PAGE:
The first question brought up was whether Bancroft was a State agent or an agent for the Board of Regents.  The ruling of the court was that Bancroft was an agent for the state of Kansas because when the Federal Government divested itself of the title to the lands in question it passed to the state of Kansas.  Thus, the state was the legal owner of the lands.  The agent for the sale of the lands was agent for the state.


When Crichton testified, he said that Bancroft did not deposit the money with the treasurer because Bancroft said he was afraid that Sam Lappin (treasurer) would steal it.  Therefore, he deposited the money in a Topeka Kansas Bank.  Crichton told the jury that Bancroft said many times that he did not sell any land.


On the following Wednesday the chief clerk of the State Treasury testified that no money was deposited.  Crichton further testified that when confronted with the matter, Bancroft promised to pay.  However, the board did not take him seriously because he did not pay any security.  M.M. Murdock testified that the board were not desirous of entering criminal prosecution but were anxious to get out of it to save the state themselves.


Documentary evidence given by the prosecution was as follows:

  1. An exemplification from the general land office, a statement of lands held in trust for the Normal School by the state.
  2.  Reports to state auditor of sale to Patrick Hull, signed by Bancroft.
  3.  Patent for the land mentioned above.
  4.  Contracts and receipts of those land sales that Bancroft misappropriated.


Murdock further testified that the board as individuals had no personal feelings toward Bancroft but in their official capacity, they had no choice but to prosecute.  The state treasurer’s record offered proof of Bancroft’s hiring.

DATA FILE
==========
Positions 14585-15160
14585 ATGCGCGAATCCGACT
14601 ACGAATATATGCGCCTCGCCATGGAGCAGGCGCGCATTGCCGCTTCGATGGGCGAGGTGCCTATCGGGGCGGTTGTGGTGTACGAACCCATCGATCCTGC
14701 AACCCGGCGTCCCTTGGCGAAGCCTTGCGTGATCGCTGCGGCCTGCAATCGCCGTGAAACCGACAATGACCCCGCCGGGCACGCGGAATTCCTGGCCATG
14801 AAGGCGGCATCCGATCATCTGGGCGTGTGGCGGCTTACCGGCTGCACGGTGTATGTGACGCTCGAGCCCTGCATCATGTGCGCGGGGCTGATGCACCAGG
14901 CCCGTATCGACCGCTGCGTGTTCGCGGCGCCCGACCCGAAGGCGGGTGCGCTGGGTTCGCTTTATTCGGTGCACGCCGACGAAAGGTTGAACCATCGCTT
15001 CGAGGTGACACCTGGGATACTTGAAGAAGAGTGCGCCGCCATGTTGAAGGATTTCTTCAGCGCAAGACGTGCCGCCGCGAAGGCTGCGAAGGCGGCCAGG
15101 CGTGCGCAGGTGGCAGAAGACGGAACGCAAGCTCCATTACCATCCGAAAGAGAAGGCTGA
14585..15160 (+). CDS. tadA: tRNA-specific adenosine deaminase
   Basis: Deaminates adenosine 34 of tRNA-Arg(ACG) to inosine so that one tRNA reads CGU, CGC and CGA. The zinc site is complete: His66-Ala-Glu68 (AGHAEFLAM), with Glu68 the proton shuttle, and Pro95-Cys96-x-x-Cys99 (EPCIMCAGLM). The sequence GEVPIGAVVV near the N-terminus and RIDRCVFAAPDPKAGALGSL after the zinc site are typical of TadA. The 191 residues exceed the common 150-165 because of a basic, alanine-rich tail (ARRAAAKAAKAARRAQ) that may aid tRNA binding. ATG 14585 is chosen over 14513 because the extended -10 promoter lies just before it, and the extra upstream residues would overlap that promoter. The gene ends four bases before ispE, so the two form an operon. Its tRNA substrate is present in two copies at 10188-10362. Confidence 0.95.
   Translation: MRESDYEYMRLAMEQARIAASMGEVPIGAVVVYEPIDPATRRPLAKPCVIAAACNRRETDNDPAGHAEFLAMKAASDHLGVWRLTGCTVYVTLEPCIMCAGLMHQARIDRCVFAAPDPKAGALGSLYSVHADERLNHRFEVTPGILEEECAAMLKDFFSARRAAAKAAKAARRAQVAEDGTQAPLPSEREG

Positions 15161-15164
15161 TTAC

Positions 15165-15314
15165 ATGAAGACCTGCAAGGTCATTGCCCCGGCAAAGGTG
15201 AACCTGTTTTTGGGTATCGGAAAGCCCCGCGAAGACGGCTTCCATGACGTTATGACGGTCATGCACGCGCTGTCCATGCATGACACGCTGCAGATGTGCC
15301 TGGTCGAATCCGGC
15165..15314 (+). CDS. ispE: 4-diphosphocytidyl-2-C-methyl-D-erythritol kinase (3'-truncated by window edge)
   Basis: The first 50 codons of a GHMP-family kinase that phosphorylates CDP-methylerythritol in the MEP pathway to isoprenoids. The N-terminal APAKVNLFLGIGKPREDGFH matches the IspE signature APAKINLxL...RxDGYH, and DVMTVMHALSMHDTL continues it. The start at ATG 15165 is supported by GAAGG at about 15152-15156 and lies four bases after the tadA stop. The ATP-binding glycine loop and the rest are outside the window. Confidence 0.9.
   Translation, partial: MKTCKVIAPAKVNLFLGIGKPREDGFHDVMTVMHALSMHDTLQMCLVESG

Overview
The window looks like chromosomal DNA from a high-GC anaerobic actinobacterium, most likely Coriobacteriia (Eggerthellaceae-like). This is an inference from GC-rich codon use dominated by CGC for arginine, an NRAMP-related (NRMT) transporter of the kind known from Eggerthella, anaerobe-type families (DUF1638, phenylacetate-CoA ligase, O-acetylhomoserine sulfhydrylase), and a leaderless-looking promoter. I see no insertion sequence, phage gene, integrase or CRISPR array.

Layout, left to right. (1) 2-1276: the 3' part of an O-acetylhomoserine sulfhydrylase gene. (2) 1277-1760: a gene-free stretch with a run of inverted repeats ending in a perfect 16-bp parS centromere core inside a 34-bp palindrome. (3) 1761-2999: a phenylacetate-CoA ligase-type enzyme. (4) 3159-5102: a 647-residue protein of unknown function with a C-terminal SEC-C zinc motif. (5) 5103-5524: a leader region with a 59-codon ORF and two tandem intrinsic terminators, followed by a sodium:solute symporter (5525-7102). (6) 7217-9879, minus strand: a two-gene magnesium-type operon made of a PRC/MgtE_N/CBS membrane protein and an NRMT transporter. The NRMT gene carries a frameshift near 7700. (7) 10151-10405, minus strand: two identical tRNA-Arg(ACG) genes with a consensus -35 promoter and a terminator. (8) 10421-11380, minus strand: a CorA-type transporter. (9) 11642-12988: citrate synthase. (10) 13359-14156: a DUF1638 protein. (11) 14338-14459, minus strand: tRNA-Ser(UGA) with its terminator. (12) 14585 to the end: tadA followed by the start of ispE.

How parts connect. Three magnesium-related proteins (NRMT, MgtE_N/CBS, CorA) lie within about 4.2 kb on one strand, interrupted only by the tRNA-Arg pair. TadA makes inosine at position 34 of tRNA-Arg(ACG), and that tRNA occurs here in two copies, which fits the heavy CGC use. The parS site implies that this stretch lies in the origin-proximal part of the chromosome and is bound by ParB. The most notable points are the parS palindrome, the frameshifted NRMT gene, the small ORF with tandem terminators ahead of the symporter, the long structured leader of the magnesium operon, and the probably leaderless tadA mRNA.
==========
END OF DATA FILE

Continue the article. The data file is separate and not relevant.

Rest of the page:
Crichton testified that the agent for the Normal School was required to deposit all monies received from the sale of the lands to the State Treasury as the law provides. (9)


Bancroft testified that from time to time, the state treasurer received and deposited from a portion of money, in small amounts, to his credit together with other monies; the state treasurer refused a portion of it.  Other portions Bancroft used for personal reasons and at the time, he was unable to replace it. He was cross-examined on Thursday and Friday of the next week. (10)


After Bancroft, Crichton and Cross testified, the judge read his twelve part instructions as well as the charges that Bancroft was facing to the jury. These instructions ranged from making unbiased, emotionless decisions, using common sense etc. in deciding whether the defendant was guilty or innocent according to the evidence brought up in court. There were two counts, number one, Bancroft embezzled about $9000 while in his official capacity as land agent, and number two, failure to hand over the money while it was in his possession when the board demanded that he pay.  The defendant concealed his crime.  The jury deliberated for four hours on 14 September 1878.  They came back with the verdict of guilty on both counts.  The judge sentenced Bancroft to five years hard labor and ordered him to pay the cost of prosecution.  The judge denied the defense motion for a new trial.  The case eventually went to the Kansas State Supreme Court, which upheld the verdict.  Bancroft served two of the five years of his sentence at the Leavenworth State Penitentiary. (11)